Replay Rating: 4 out of 5
Yo Gotti is one of the sharpest businessmen in these hip-hop streets. As an eleventh grader, the Ridgecrest Projects (Memphis, Tenn.) native had his own apartment and three cars. He bought his way out of two record deals—one of which cost him nearly half a million dollars. Now, as president of CMG records, Gotti is set to roll out his fifth studio album, The Art of Hustle. But before that, the Cocaine Muzik god delivered his mixtape, C8: Any Hood in America—which may be his last Cocaine Muzik series—on Black Friday (Nov. 27). Here, Gotti drops jewels on the morals of hustling and stacking dead presidents like a boss.
Like most of Gotti's projects, his introductions scream out pain, struggle and lots of grind (occasionally inciting thug tears). CM8 is no different. The 10-track project commences with "White Friday." With Greedy Money's production crying out for attention, Gotti talks to his homies doing Fed time, and reminisces about the childhood conditions that moved him to grind so hard.
On the Big Sean-assisted, "Long Way," the Memphis and Detroit connection flows in and out of sixteens about their million dollar dreams—from freestyling in the school's cafeteria to inking multi-million dollar record deals. Now, you're probably wondering why Gotti didn't save the Big Sean feature for The Art of Hustle. Well, this seems to serve as a reminder of how confident Gotti is with his projects standing solo with no big name features, and he’s comfortable with the love he receives from the streets. Furthermore, the Southerner has already proven that he can go bar for bar with spitters. Just peep "Cold Blood" with J. Cole and the Meek Mill-assisted, "F**k You."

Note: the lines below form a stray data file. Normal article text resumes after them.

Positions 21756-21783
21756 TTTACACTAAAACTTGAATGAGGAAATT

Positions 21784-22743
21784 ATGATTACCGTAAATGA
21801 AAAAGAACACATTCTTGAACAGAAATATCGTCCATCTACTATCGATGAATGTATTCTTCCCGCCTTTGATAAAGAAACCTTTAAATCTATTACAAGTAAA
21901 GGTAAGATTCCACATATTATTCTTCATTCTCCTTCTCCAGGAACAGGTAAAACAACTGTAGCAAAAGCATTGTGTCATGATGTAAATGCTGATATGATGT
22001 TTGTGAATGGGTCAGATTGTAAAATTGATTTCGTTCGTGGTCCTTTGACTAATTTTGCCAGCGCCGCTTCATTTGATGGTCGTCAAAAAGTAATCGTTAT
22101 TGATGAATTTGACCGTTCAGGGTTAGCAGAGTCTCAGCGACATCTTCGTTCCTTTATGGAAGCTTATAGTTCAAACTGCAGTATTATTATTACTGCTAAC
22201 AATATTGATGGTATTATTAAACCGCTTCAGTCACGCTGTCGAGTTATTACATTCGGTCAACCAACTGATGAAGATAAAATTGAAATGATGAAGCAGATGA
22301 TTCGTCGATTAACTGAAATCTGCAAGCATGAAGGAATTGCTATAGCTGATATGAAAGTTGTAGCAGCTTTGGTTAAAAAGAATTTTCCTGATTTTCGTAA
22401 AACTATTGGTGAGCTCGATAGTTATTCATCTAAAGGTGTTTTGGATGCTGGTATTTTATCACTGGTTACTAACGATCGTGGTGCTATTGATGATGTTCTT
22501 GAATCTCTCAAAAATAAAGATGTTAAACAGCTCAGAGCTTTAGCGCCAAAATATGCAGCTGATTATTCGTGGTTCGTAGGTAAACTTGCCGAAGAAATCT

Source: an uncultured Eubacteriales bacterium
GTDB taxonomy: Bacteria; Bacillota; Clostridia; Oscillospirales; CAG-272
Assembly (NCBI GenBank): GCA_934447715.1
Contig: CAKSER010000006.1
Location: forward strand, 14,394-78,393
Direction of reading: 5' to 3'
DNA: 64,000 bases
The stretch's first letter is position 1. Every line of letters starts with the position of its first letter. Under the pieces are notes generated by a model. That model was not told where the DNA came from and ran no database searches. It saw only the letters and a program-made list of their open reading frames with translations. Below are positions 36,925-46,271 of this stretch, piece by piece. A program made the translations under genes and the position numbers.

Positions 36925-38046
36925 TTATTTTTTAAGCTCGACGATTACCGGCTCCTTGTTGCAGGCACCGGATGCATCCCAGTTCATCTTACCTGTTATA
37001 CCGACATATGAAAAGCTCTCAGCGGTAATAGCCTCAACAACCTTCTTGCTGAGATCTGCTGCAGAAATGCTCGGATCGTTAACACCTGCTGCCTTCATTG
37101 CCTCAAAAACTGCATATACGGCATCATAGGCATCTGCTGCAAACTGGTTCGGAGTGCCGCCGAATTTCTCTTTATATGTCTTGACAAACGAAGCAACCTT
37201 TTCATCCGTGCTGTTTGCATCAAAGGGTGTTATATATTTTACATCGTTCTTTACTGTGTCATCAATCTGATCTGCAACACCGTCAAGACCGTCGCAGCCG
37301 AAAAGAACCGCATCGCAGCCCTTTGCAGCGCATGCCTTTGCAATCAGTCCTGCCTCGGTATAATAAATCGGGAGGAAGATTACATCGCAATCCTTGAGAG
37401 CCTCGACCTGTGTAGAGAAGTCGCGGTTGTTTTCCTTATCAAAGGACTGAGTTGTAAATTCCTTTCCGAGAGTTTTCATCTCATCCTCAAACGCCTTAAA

Other tracks where Gotti talks big money talk are the Youngstar-produced "Trap of Fame," "Off the Top of the Head," "Bag," "24hrs," and "Legendary." Based on Gotti’s latest mixtape The Return and his talk of what it means to be a legend, it seems that Gotti is at the point in his career where he’s more concerned with saving his fellow hustlers from streets by signing starving artists to CMG (street rapper Blac Youngsta is the lastest to sign with Gotti).
I mean, Gotti's been counting millions since the ‘90s, and beat the streets. So, what else does he have to prove? We’re looking forward to see how Gotti moves after The Art of Hustle hits the streets, and the game he drops on his CMG artists to keep them out the concrete jungle.
–Darryl Robertson, Music Writer